The Best Oil To Use – Olive Or Vegetable

When I was a line cook in my first assignment, we normally used three types of oil.

The first was a standard, no-fuss vegetable oil used primarily for filling the deep fryer. The second was a fancy-seeming extra-virgin olive oil — ‘finishing oil’ — which was used judiciously, with the head chef drizzling a bit of it onto plates just before they went out to the premium customers sitting in one corner of the dining room. The third one was a mysteriously-named substance in a yellow jug called ‘blended oil’ which, as its name suggested, was an economical mix of sunflower seed and at times the head chef used canola oil and (an apparently nominal amount of) extra-virgin olive oil.

Thinking back, it probably tasted pretty lousy, but it was our go-to, used in abundance for pan frying, vinaigrettes, aioli (aïoli is a cold sauce consisting of an emulsion of garlic and olive oil; it is found in the cuisines of the northwest Mediterranean), and just about everything else you could think of.

I never encountered that strange blended oil when I started my food audit job, but started to think about it again after doing some research. I finally got serious about stocking high-quality extra-virgin olive oil exclusively.

I faced two problems. The first was that my favourite brands were expensive — a smallish bottle could easily add twenty dollars to my grocery bill—and disappeared alarmingly fast.

The second problem was, counter intuitively, how good these oils tasted. I started to find that the same peppery, green-grassy flavours that I loved in these extra-virgin olive oils could easily overpower simple vinaigrettes and palate-satisfying delicate sautés; I simultaneously had too much flavour to play with.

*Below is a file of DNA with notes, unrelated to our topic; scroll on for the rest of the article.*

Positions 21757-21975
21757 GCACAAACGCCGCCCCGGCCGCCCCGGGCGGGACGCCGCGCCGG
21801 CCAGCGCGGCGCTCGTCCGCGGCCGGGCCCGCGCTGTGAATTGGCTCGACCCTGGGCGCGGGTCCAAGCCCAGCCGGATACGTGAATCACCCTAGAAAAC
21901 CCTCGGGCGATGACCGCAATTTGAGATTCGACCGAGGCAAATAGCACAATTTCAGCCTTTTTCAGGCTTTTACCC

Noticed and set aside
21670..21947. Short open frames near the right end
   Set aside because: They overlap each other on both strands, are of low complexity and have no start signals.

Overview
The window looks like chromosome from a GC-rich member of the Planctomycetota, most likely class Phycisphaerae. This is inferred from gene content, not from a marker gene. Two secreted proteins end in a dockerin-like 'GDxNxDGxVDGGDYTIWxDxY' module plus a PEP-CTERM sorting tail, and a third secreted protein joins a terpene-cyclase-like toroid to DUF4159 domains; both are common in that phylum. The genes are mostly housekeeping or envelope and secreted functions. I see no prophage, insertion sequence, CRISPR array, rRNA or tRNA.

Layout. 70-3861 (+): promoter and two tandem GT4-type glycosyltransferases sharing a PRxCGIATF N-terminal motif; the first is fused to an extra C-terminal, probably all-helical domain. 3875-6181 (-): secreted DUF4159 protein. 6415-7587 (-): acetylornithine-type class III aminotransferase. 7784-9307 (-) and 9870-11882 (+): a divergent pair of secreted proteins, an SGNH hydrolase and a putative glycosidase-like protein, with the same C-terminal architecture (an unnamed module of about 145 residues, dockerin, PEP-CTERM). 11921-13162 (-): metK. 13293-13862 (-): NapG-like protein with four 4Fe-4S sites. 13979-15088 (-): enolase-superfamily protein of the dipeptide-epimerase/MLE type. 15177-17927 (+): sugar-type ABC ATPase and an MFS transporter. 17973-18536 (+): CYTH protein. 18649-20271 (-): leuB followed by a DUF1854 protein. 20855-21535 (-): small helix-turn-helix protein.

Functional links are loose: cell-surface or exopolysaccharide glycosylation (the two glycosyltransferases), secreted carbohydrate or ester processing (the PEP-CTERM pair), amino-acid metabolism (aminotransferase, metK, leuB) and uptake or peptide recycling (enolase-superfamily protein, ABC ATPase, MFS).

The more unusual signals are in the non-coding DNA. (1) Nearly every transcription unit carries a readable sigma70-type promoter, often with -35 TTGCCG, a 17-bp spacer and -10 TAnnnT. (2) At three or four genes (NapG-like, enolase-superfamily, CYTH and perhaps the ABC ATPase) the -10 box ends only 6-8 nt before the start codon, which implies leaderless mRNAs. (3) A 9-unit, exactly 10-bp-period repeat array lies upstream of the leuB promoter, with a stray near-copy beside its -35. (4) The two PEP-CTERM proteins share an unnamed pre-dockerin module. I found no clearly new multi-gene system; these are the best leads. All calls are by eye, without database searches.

Suddenly, that yellow jug of blended oil started to make more sense. Thus I began to experiment with my own hybrid oils at home. When I picked up a nice tin of extra-virgin, I would measure out a cup of it and combine it in a squeeze bottle with around two cups of good neutral oil like rice bran or sunflower. This way, I could still have some pure stuff in reserve for times when I wanted Big Olive Oil Energy — finishing a grilled meat protein, or drizzling over bowls of pureed soup — pureed soups or potages purées are soups, that are thickened through pureeing their main ingredients.

Main ingredients for most pureed soups are pulses, vegetables or potatoes. Those ingredients define the type, taste and thickness of the soup, but also had great-tasting workhorse oil I could reach for without fear that it would take over a dish (or bankrupt me).

The exact ratio of my house blends vary depending on the olive oil I’m working with — I tend to dilute really potent ones more and milder ones less — and on what dish I’m planning on using my blended oil for.

Say I’m going to use the oil raw, like vinaigrette. Don’t believe the hype that every vinaigrette recipe should have one part acid to three parts oil. This more assertive ratio brings a lot more flavour to the table. But use your gut feeling of olive oil, lemon juice, salt and pepper as per your taste. But this mix of oil gives a fantastic taste. Just whisk oil and lemon juice in a small bowl or shake in a re-sealable jar to emulsify; with seasoning of your choice.

The other sauce is Salsa Verde where you can experiment. Salsa Verde is really easy to make from scratch, all you need are tomatillos. One can use green tomatoes, onion, jalapeño, lime, and cilantro. Mexican Salsa Verde also goes by ‘tomatillo salsa’ or ‘green salsa.’

Tomatillos — seedy green fruits that resemble small green tomatoes covered in thin, papery husks — are the main ingredient in Mexican Salsa Verde. Make the Salsa Verde by either boiling them, broiling them in the oven, or pan roasting them, But the best is the grandma method which every Odia knows. Instead of the mustard oil, use the yellow mix.

If one wants a hearty olive oil flavour but doesn’t want it to overwhelm, go for a 2:1 ratio of neutral to olive oil. If used for sautéing or roasting — and olive oil has to be more of a background flavour — go for 3:1 or 4:1.

For the road: Any ratio will save you money and cut down on olive overload. So when a blend that works for you, use it judiciously. Use it to poach fish, roast root vegetables or simple vegetables, fry eggs and omelettes, or caramelise onions. You may find that the dilution actually helps you taste the complexity of the olive oil more clearly, much in the same way that a splash of water opens an alcoholic brew. Remember the blended oil saved you a few bucks.

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